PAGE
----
Microgrid Investment Less Risky than Grid Projects for Africa: Report

April 17, 2020
In Africa, microgrid investments will present less risk and better return prospects than mega grid projects, according to a Boston University research report. 

Microgrid projects could play a major role bolstering the electric grid in Africa, which needs roughly $1 trillion in investments, according to a white paper by researchers at Boston University.

The power system in sub-Saharan Africa is generally poorly developed and its quality ranges widely from country to country, and even within countries, the researchers said in their paper, “Bringing Power and Progress to Africa in a Financially and Environmentally Sustainable Manner.”

About 600 million people out of Africa’s 1.3 billion population lack electricity, according to the report.

Africa’s weak transmission system, especially between countries, presents a major barrier to large, centralized power projects, the researchers said.

“This fact drives African electricity sector development towards a greater reliance on generation additions in smaller increments — which in turn provides additional impetus for the deployment of solar and wind projects that are already benefiting from declining cost trends,” the researchers said. “The advancement of energy storage technologies will also support an increasing trend towards distributed renewable energy generation assets.”

Mega grids likely to decline in importance

Although Africa’s power sector is ripe for investment, project finance in the continent is risky given poor revenue streams in the electricity sector and country risks, according to the Boston University researchers.

Large-scale electricity infrastructure projects — power plants larger than 100 MW and long-distance transmission lines — will increasingly be deemed too risky for the returns that they can offer, the researchers said. 

However, distributed energy resource-based, small-grids with smaller capital requirements will increasingly be recognized as superior return prospects for their risk profile, according to the report. 

“This will cause mega-project development in Africa to proportionally decline in importance (except those with compelling renewable resources that support an existing operationally-serviceable urban grid) and off-grid DER-based development to accelerate (especially to enable energy access in rural areas, which characterize the vast majority of the African geography),” the researchers said.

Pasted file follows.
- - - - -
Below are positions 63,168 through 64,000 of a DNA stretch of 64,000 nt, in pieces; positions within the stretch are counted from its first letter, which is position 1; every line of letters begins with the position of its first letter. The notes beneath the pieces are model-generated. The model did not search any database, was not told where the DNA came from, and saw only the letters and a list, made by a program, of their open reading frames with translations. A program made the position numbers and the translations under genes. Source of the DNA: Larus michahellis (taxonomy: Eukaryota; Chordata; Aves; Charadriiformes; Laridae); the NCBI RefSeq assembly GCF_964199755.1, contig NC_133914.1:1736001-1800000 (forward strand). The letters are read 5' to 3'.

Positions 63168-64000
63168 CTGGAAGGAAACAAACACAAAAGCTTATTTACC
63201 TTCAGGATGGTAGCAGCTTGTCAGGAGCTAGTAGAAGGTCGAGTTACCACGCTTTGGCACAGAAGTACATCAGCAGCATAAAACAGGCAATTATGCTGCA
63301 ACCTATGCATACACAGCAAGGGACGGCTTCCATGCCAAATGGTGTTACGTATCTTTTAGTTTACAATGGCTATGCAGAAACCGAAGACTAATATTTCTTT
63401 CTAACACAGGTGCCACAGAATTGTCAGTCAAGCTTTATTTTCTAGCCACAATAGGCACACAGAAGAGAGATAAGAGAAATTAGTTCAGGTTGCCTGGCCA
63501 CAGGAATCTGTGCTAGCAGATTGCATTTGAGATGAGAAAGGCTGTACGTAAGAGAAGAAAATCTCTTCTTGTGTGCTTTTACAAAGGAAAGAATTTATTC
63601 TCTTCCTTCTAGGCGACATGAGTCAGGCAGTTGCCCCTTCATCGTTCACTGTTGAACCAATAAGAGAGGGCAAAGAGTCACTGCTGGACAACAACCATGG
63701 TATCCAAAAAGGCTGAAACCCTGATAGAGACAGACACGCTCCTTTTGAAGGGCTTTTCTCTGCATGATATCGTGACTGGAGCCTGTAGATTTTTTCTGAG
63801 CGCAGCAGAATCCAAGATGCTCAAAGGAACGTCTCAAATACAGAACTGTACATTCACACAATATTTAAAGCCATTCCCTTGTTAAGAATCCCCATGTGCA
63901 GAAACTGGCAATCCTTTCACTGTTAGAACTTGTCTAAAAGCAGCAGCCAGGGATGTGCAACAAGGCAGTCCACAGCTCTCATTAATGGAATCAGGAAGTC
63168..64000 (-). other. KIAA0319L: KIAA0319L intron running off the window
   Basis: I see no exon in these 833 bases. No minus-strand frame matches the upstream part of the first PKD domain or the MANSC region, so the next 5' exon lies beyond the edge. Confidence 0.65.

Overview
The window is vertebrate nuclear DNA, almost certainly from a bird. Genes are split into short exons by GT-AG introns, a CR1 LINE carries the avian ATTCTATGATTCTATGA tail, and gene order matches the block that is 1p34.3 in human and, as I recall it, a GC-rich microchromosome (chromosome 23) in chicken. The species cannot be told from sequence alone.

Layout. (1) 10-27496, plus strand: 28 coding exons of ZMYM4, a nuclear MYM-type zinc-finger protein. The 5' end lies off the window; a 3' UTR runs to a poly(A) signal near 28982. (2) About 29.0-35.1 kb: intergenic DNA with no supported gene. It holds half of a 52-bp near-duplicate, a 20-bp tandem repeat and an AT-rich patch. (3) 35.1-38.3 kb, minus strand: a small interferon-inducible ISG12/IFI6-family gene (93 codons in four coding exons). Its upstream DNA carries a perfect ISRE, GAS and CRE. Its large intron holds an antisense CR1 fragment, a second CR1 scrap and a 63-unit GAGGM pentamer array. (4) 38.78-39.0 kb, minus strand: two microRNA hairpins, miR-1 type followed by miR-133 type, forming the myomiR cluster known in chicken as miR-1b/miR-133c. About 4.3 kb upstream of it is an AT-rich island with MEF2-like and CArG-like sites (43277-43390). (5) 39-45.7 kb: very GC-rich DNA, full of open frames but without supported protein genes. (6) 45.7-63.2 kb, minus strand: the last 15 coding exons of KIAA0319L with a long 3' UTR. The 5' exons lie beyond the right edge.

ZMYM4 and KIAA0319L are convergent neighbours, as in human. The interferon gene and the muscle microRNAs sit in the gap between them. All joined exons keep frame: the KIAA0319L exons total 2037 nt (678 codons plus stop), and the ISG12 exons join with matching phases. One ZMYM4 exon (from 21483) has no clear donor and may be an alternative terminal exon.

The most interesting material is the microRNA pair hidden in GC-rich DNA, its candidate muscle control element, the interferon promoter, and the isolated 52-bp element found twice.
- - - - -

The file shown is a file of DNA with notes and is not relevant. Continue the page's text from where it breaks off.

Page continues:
Minigrids connecting several nearby villages and microgrids are likely the least expensive way to bring electricity to rural areas, the researchers said.

Grid of grids possible

Africa’s urban and rural areas have different electricity needs, which will likely shape future grid development, according to the report. 

“The latter will leverage the existing grid to the extent possible via refurbishments and targeted investments, while the former can take advantage of the emergence of novel distributed energy resources technologies and business models to deploy entirely new microgrids that have lower capital requirements — and thus the prospect of lower risks to investors,” the researchers said. 

Eventually, rural microgrid projects and redeveloped urban grids could merge into a “grid of grids” spreading out across the African continent from initial clusters, the researchers said.

Strong prospects for solar in Africa

Eaton production facility in Wadeville, South Africa. Photo courtesy of Eaton

Generally, Africa has strong solar and wind potential, according to the report. There was 5,500 MW of wind and 4,500 MW of solar capacity on the continent in 2018, according to the report.

“Common everywhere will be an increasing reliance on renewable electricity generation, both centralized and distributed, because of continuing improvements in their economics,” the Boston University researchers said. 

Solar will gain the most, but significant amounts of wind will also be built while energy storage will grow along with the intermittent renewable resources, according to the report.

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Ethan Howland

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